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Lawmakers Voice Mixed Reactions to Scott's State of the State


March 06, 2013 | WMFE - Lawmakers and other Florida leaders had lots to say following Governor Rick Scott's State of the State address Tuesday. While there were only two "official" responses to Governor Scott's State of the State Address, there was no shortage of opinion, discussion or reaction on the House floor on a variety of issues from Medicaid to the future of the state.

Democratic Representative Alan Williams of Tallahassee says while he agrees with the Governor’s teacher pay raise, he wanted to hear about some other people’s pay raises.

“I was disappointed that I didn’t hear anything about state worker pay raises in the Governor’s speech.” Williams said. “That’s obviously  an area that we need to work on and we’ll continue to work on.”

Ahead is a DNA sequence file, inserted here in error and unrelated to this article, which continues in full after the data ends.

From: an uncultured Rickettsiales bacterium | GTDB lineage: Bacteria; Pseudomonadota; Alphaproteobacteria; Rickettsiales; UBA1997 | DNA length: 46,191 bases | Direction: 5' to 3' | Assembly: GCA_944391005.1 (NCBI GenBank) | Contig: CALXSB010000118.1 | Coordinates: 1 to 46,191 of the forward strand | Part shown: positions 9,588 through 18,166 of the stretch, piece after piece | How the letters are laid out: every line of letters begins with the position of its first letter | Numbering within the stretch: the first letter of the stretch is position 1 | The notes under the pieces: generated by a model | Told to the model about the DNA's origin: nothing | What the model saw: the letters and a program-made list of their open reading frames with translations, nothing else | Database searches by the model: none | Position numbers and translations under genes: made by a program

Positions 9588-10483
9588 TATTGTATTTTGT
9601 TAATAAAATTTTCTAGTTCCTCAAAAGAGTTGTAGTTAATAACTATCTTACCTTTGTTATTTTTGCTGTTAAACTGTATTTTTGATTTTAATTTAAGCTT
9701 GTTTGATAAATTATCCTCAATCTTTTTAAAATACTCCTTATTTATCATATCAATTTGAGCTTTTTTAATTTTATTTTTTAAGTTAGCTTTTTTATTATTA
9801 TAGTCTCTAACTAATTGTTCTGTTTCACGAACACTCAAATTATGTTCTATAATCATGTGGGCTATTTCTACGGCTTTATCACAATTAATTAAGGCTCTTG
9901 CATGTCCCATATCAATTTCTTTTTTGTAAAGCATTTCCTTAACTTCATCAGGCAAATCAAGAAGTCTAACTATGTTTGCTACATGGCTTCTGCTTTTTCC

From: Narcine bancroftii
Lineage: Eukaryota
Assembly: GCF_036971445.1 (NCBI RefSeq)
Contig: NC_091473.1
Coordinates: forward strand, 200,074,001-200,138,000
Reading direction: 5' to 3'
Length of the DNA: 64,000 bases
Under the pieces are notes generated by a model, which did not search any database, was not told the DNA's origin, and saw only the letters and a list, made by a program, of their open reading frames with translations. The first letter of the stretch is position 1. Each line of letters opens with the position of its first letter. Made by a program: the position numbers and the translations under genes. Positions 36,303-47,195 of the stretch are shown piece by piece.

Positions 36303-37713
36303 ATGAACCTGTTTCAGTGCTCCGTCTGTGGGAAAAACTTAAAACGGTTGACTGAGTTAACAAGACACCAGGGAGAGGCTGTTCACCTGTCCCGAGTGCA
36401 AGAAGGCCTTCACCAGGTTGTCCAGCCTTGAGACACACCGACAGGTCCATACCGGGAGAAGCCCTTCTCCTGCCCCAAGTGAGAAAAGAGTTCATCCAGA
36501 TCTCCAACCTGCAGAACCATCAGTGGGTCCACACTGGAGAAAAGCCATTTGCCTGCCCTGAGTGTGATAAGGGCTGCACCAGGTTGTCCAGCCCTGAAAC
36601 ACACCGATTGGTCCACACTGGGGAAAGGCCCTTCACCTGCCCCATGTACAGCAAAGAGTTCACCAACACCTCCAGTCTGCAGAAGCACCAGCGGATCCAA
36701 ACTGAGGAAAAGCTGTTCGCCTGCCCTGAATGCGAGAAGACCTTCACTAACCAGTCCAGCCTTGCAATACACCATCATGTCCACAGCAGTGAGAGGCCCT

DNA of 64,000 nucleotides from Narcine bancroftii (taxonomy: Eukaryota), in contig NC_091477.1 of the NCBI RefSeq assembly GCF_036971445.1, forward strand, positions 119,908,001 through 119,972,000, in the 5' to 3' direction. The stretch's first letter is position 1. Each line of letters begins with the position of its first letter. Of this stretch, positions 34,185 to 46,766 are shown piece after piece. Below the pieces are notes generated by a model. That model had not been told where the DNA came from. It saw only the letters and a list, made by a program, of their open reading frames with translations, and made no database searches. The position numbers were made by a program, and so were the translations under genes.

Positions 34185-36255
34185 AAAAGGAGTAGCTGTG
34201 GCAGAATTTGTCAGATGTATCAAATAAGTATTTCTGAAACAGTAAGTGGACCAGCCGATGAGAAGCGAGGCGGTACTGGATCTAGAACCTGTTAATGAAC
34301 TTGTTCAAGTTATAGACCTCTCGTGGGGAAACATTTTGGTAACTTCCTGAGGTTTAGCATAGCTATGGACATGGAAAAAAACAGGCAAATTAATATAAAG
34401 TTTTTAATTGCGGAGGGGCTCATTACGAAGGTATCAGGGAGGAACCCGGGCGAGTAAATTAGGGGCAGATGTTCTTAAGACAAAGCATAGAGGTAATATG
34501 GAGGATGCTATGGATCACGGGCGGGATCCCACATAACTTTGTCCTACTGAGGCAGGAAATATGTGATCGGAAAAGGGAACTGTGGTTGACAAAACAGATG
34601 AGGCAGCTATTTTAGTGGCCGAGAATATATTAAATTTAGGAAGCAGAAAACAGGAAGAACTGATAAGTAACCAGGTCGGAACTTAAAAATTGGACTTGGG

But Republican Senator Lizbeth Benacquisto from Ft. Myers says the $2500 teacher pay raise is a wonderful gesture. 

As a public school mom, Benacquisto says she thinks teachers are phenomenal. Her only concern she has is how to pay for the across-the-board pay hike.

“We have to make sure that we can make it work within the budget constraints and reward those teachers that have done the best for our students.” Benacquisto said.

Republican Garrett Richter of Naples is the State Senate President Pro Tempore, the Senate President’s top lieutenant. He says he isn’t worried about the disagreement between the governor and the House over the expansion of Medicaid.

In fact Richter says it’s one of the hallmarks of an effective democracy.

“We’ve got a House, we’ve got a Senate, and we’ve got a governor’s branch. It takes three ‘yesses’ to get to yes and it only takes one ‘no’ to get to no.” Richter said.

Even some other political heavyweights had the opportunity to share their thoughts, including former U.S. Senator and former Florida Governor Bob Graham. He says Florida’s political landscape is going through some big changes.  

“One of the reasons that it’s in flux is that Florida is changing with particularly more minorities and those minorities are becoming more politically energized.” Graham said.

 

 

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